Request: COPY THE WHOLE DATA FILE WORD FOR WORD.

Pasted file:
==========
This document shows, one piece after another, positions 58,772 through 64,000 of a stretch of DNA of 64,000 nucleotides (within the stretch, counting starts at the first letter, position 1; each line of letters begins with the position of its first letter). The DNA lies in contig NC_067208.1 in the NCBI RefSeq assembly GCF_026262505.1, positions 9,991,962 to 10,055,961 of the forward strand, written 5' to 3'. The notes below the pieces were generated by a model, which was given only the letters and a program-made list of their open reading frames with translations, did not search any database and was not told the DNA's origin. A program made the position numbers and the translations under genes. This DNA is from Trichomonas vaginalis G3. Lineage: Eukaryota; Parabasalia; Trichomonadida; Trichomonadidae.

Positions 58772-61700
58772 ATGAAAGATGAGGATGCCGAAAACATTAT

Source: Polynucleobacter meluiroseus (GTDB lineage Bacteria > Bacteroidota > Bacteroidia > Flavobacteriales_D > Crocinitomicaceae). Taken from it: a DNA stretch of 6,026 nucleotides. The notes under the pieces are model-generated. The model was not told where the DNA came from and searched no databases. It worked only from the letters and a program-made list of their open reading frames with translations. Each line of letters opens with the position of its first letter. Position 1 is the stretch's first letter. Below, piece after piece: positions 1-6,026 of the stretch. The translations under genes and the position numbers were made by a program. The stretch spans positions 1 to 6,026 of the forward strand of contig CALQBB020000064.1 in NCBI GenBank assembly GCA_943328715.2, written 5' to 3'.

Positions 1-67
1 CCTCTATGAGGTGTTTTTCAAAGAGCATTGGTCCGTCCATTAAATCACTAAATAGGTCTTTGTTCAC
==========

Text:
This document shows, one piece after another, positions 58,772 through 64,000 of a stretch of DNA of 64,000 nucleotides (within the stretch, counting starts at the first letter, position 1; each line of letters begins with the position of its first letter). The DNA lies in contig NC_067208.1 in the NCBI RefSeq assembly GCF_026262505.1, positions 9,991,962 to 10,055,961 of the forward strand, written 5' to 3'. The notes below the pieces were generated by a model, which was given only the letters and a program-made list of their open reading frames with translations, did not search any database and was not told the DNA's origin. A program made the position numbers and the translations under genes. This DNA is from Trichomonas vaginalis G3. Lineage: Eukaryota; Parabasalia; Trichomonadida; Trichomonadidae.

Positions 58772-61700
58772 ATGAAAGATGAGGATGCCGAAAACATTAT

Source: Polynucleobacter meluiroseus (GTDB lineage Bacteria > Bacteroidota > Bacteroidia > Flavobacteriales_D > Crocinitomicaceae). Taken from it: a DNA stretch of 6,026 nucleotides. The notes under the pieces are model-generated. The model was not told where the DNA came from and searched no databases. It worked only from the letters and a program-made list of their open reading frames with translations. Each line of letters opens with the position of its first letter. Position 1 is the stretch's first letter. Below, piece after piece: positions 1-6,026 of the stretch. The translations under genes and the position numbers were made by a program. The stretch spans positions 1 to 6,026 of the forward strand of contig CALQBB020000064.1 in NCBI GenBank assembly GCA_943328715.2, written 5' to 3'.

Positions 1-67
1 CCTCTATGAGGTGTTTTTCAAAGAGCATTGGTCCGTCCATTAAATCACTAAATAGGTCTTTGTTCAC